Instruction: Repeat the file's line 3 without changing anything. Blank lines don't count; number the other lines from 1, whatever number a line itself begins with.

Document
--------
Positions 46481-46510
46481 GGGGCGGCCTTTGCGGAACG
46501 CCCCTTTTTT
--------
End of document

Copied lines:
46501 CCCCTTTTTT